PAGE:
Here’s an interesting article about how the flotsam and jetsam that accumulates on computers can be used as a reason to terminate an employee.

Your computer has several places holding files related to Internet browsing. When you view a Web page, each image on the page is saved in a deeply-hidden folder on your system. If you go back to the same page, the image is shown from your hard drive instead of retrieving it across the Internet connection, on the theory that it’s faster to view a copy stored locally. Your system remembers the URLs that you visit and it might remember logon names and passwords entered on some pages.

If you’re already paranoid, this isn’t surprising news, and it’s possible to dig down and remove these traces of personal surfing. But most people won’t go to that trouble, even if they’re spending a few minutes during the lunch hour to shop for personal needs, or killing a few minutes late at night looking at pornography before turning back to the piles of work that kept them at the office.

An employer who wants to fire an employee looks for objective evidence. It can be difficult to prove that expense receipts were falsified or that sick days were used improperly. It’s easy to look through a computer for incriminating evidence. If there are porn images, the employer has an easy excuse to fire the employee – and porn has a social stigma that makes it unlikely that the employee will protest. The employee might only have seen unwanted popup ads for porn sites, or might have looked at pictures no different than those in a tame men’s magazine, but terminated employees are unlikely to risk a legal battle over fine distinctions.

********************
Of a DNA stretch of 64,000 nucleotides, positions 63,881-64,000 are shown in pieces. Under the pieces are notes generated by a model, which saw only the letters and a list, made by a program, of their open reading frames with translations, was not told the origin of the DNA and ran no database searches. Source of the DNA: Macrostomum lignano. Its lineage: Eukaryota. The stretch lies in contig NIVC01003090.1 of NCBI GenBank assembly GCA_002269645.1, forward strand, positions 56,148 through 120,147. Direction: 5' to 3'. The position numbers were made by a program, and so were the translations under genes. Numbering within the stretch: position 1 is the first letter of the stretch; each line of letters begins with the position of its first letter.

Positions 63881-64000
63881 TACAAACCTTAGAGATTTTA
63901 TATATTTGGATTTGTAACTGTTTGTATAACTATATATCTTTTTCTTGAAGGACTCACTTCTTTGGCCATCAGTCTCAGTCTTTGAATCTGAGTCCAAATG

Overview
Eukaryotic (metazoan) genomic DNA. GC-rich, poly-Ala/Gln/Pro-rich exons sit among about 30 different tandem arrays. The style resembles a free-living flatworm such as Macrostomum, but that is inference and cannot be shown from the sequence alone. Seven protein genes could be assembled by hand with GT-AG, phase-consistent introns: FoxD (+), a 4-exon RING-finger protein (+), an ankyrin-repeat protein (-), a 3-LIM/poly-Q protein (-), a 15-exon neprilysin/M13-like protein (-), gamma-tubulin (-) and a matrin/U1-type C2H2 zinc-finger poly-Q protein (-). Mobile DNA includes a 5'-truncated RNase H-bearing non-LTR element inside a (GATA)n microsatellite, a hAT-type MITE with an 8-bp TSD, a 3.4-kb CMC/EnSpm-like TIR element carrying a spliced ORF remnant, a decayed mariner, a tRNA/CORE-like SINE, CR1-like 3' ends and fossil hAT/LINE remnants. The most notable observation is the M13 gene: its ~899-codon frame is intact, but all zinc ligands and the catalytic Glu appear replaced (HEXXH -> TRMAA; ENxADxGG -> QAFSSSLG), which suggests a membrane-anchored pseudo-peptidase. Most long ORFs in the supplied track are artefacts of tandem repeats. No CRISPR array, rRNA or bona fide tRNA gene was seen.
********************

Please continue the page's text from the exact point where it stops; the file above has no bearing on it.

The author concludes:

“There are plenty of legitimate reasons for sacking employees because of their surfing habits and there are no excuses for viewing illegal material at work. The problem occurs when the cause and effect are reversed; there is a very real danger that Internet pornography is becoming increasingly used as a convenient nail on which to hang a pre-determined dismissal.

“The machine on your desk at work may be called a “personal computer” but, as these cases show, thinking of it as anything but your employer’s property could be just the excuse they are looking for.”

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